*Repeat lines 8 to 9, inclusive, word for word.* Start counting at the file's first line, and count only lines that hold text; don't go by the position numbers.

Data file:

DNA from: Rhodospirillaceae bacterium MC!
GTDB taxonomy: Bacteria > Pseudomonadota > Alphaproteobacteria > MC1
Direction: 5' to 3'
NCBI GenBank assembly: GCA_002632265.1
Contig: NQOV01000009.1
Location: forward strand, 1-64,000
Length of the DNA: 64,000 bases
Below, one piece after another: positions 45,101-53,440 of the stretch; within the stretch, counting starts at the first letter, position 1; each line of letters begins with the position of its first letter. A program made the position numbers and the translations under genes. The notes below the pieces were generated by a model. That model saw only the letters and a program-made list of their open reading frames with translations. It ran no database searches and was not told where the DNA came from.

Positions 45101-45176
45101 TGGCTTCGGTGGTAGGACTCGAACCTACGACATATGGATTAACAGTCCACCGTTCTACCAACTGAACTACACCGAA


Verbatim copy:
Below, one piece after another: positions 45,101-53,440 of the stretch; within the stretch, counting starts at the first letter, position 1; each line of letters begins with the position of its first letter. A program made the position numbers and the translations under genes. The notes below the pieces were generated by a model. That model saw only the letters and a program-made list of their open reading frames with translations. It ran no database searches and was not told where the DNA came from.

Positions 45101-45176